Press Release Event Date: March 13, 2017
For further information contact Mary Chrastil, 260-982-0672 email@example.com
Award Winning Historian to Speak at NM Historical Society
On Monday, March 13, the North Manchester Historical Society is pleased to host Jean Gernand, who will present a program on area pioneer women, focusing on Huntington County Women. The program will be in the Assembly Room at Timbercrest Retirement Center, 2201 East Street, at 6:30 p.m. It is open to the public at no cost and will be enjoyable for audiences of all ages.
Says Mary Chrastil, Historical Society President, “We are very lucky to have Jean Gernand make a presentation to us. She has dedicated a lifetime to community service, and been a leader in so many types of historical endeavors they are almost too many to list! A dedicated educator, she has made history interesting and accessible to hundreds of students and thousands of area residents. In addition, her work in preserving historic buildings has been remarkable.”
In 1975, while a teacher at Huntington North High School, Gernand reactivated the Junior Historical Society and introduced a school pioneer festival that has grown into the Forks of the Wabash Pioneer Festival, a two-day event drawing more than 20,000 visitors each year. Their next project was to restore the Miami Chief Richardville House, which earned a Young Preservations Award from the National Trust for Historic Preservation in 1978. Gernand was part of a group that organized Huntington Alert, a local historic preservation group that has saved numerous sites, including the restoration of the Hotel LaFontaine. She served as part of the committee that worked to revive Huntington’s annual Heritage Days festival. With her research expertise, she helped develop a map listing more than 200 historic sites in Huntington County.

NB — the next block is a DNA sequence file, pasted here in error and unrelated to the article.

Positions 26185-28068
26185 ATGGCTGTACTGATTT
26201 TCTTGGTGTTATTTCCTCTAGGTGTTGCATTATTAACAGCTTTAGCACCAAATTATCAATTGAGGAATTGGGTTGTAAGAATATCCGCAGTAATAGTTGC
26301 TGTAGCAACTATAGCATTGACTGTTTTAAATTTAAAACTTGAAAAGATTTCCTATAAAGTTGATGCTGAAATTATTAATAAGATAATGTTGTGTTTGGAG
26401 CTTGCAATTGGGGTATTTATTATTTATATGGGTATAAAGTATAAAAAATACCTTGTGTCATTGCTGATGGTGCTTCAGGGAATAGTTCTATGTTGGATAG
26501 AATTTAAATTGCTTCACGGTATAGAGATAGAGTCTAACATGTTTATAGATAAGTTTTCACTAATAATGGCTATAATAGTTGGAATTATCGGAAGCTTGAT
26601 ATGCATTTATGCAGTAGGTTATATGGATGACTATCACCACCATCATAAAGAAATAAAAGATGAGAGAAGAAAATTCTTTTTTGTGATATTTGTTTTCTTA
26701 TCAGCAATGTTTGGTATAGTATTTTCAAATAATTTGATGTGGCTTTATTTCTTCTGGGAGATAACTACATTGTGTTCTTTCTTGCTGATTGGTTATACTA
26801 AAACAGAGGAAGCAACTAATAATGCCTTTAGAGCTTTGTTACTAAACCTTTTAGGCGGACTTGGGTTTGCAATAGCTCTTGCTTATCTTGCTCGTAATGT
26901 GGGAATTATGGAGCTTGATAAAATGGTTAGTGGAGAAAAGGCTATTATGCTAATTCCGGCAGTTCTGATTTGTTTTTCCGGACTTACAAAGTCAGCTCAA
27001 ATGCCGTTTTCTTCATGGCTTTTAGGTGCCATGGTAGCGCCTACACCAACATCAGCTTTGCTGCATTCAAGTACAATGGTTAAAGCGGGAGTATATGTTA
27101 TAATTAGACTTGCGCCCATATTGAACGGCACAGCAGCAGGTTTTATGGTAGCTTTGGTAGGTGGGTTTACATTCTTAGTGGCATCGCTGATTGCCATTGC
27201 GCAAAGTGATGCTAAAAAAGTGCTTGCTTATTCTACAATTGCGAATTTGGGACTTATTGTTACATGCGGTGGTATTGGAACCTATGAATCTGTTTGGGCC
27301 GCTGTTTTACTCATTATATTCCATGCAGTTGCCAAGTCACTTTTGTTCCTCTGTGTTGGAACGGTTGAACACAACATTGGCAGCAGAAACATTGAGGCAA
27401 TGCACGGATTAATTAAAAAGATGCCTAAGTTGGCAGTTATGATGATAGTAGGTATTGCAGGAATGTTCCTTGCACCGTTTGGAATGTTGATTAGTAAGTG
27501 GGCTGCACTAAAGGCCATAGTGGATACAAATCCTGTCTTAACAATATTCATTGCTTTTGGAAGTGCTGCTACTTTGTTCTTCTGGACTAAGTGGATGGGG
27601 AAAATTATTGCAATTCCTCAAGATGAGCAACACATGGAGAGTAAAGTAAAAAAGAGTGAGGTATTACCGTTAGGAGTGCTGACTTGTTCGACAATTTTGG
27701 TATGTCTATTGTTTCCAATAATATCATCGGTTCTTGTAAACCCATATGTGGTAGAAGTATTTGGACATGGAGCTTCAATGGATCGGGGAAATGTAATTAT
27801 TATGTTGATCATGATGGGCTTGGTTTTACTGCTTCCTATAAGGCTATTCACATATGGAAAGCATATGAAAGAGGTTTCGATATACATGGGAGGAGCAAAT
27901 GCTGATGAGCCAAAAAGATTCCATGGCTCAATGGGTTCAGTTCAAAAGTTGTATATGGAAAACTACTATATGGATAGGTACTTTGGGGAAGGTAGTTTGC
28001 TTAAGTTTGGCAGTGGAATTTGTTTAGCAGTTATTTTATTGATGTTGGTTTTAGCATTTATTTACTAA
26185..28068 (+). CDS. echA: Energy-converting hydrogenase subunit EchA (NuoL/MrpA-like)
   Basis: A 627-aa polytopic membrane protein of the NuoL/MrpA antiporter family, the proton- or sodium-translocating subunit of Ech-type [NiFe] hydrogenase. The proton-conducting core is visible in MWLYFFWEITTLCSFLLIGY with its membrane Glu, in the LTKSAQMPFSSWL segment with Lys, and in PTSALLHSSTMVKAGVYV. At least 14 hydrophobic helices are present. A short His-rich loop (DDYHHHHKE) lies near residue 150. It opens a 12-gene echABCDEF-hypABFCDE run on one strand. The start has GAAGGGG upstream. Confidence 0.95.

Gernand walks the walk as well as talking the talk. In 1987 she and her husband Robert purchased the Samuel Purviance House, which was listed as an endangered National Register property. They restored and renovated the home, opening a tea room in the house. They also purchased a dilapidated Victorian house across the street and renovated it, turning it into apartments.
Genand has been honored numerous times by local and state organizations. She received the Hubert Hawkins History Award from the Indiana Historical Society in 2008. She received the coveted SerVaas Award presented by Indiana Landmarks for the best preservation organization in the state and outstanding work to promote interest in historic preservation. She was presented one of Indiana’s highest honors with the Distinguished Hoosier Award from Governor Mike Pence in 2014. In 2016, she received a Distinguished Service Award from her alma mater, Purdue University.
Says Chrastil, “The program on pioneer women should be very popular to our audience, giving true stories about our earliest settlers. And we expect that anyone interested in historic education and preservation will have lots of questions for her about her many activities in those arenas.”
Jean Gernand, historian and historical interpreter.